Yes, Chef Harold Welch is from Barbados, and the menu at his just-opened Embermill features plenty of Caribbean fare, from fried plantains to a pepper pot of octopus, scallops, shrimp, and crab. But Welch has the whole world on his mind, too — there’s Korean gochujang sauce on the wings, for instance, as well as an Ethiopian chicken stew called doro wat to order.
In fact, the restaurant is opening a whole new world for Welch professionally. He still owns the Hummingbird Restaurant & Café in Solvang, which is rather hummingbird-sized and currently being revamped. By opening Embermill in the historic Copper Pot location on State Street, last occupied by Aldo’s, he’s pleased to have more room. However, Welch quickly admitted, “I’ve filled this space up already. I’ve got so much equipment at home I can’t even park my car in the garage.”
Home is key for Welch. That goes for basing his food in Barbados flavors — which are bright but not necessarily hot-spicy — and for bringing in his daughter, Monique Welch, a student at SBCC, as a manager to “whip everyone into shape.” Lamenting all of the chains downtown, she explained, “I feel we’re just what State Street needs: local, family-owned, unique.”
Healthful food is at the heart of Harold Welch’s cooking, especially since he was diagnosed with Type 2 Diabetes in 1992. In an effort to correct his diet, he’s lightened all his menus, removing excess sugar and fats. To this day, he teaches numerous cooking classes for patients with diabetes at the Sansum Diabetes Research Institute, helping them learn how to cook healthy. In 2011, the Research Institute honored this valuable work by giving him its Volunteer of the Year award.
“Unique” is indeed key. “Doing Caribbean food is a draw itself,” said Monique. “There are so many pizza places on State Street.” Instead, come to Embermill for coconut catfish, Barbados ribs marinated in molasses and rum, crab and shrimp gumbo, and a tongue-in-cheek veggie Rastafarian eggplant tower featuring plantain, lentils, roasted zucchini, and hemp seeds.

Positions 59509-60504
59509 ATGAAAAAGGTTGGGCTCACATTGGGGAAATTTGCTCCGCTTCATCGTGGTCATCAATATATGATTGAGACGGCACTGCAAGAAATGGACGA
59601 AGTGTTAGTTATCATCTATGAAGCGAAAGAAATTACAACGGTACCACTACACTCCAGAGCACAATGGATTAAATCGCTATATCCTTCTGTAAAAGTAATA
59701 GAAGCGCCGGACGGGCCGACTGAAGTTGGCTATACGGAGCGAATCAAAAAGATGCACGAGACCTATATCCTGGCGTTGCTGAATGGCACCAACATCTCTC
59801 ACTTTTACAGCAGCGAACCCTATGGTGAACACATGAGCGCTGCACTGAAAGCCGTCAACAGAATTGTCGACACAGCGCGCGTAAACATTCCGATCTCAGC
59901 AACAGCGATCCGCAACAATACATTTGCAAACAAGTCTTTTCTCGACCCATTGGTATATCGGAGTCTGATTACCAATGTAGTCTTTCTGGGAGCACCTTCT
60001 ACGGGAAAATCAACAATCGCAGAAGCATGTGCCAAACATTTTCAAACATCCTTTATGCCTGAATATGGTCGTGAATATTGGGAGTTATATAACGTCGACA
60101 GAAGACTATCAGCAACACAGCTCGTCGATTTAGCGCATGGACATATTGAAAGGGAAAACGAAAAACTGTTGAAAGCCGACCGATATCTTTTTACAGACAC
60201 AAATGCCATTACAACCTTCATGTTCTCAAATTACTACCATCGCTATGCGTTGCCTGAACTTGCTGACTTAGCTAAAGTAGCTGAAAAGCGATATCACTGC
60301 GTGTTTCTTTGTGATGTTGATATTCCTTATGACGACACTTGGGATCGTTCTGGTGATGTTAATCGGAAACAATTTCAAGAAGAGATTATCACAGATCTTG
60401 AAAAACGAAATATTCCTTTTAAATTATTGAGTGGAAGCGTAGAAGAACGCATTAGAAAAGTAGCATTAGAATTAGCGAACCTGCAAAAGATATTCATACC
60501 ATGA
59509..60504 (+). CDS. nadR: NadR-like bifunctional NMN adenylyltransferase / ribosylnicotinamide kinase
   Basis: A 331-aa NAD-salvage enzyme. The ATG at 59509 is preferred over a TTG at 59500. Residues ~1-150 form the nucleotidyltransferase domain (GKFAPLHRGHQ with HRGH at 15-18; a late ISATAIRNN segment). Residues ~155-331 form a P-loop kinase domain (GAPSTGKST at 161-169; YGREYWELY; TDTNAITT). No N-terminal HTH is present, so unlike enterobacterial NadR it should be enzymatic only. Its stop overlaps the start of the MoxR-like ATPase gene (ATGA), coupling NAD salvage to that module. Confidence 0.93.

The Welches hope to see Embermill as inviting to everyone, no matter their food preferences or health concerns. For the interior wine bar, according to Harold, “We’re working on two menus, one vegan and both all small bites, with pretty much everything coming out of the pizza oven — like Industrial Eats, but not really pizza.”
They hope business bustles all day, keyed by a brand-new espresso machine. “This town is a breakfast town, a coffee town,” said Harold, who looks to the institution of Republique in Los Angeles as an inspiration. “That place is amazing,” he said. “There’s no fluff — everything is straight up. That casualness. That’s where I want to take this.”
Welch certainly knows of the best, having worked back in the day at the San Ysidro Ranch and the late Citronelle (don’t we all miss Michel Richard?). While Republique occupies a building built by Charlie Chaplin that served as the longtime home of California cuisine pioneer Campanile, Embermill’s 1031 State Street address boasts history too. It’s the site of the Janssens-Orella Adobe, and the one remaining wall of that home was part of Manning’s Copper Coffee Pot, which opened in 1927.
“So many people coming in have said they once worked here or had eaten here back in the day,” Monique explained. “We want to have a book for people to write down their memories.” Added her dad, “The energy and the feel in here is pretty strong.”
1031 State St., 456-1212, embermillsb.com